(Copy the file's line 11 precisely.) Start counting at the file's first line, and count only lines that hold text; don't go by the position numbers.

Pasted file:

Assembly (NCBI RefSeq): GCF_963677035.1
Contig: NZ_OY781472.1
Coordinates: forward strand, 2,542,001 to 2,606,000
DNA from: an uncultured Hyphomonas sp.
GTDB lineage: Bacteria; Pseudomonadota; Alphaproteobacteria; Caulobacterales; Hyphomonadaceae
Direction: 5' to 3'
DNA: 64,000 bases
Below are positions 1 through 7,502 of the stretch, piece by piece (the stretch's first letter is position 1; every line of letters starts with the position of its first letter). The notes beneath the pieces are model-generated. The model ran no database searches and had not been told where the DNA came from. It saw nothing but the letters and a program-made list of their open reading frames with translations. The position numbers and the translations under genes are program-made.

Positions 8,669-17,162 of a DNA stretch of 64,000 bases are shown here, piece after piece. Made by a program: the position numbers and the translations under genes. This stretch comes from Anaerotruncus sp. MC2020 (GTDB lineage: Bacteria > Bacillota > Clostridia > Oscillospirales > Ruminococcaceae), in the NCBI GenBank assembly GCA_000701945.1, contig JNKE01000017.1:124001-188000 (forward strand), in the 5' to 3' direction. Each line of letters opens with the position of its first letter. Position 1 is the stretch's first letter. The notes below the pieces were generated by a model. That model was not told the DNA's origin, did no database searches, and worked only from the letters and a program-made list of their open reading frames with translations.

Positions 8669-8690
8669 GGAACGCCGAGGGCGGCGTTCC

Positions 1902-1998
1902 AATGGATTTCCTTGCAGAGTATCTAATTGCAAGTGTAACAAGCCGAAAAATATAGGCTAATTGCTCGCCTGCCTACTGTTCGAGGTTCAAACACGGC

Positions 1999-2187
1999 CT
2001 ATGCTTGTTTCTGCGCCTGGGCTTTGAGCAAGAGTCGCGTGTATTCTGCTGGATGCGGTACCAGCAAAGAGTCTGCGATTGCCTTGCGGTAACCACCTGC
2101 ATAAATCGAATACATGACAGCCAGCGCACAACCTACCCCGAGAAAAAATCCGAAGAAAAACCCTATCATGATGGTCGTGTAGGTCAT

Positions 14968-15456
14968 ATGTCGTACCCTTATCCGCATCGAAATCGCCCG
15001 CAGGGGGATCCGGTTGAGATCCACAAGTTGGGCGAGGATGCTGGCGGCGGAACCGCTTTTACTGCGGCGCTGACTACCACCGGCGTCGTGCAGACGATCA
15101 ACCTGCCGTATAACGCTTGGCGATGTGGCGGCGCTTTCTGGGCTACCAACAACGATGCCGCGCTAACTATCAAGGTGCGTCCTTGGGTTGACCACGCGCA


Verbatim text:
8669 GGAACGCCGAGGGCGGCGTTCC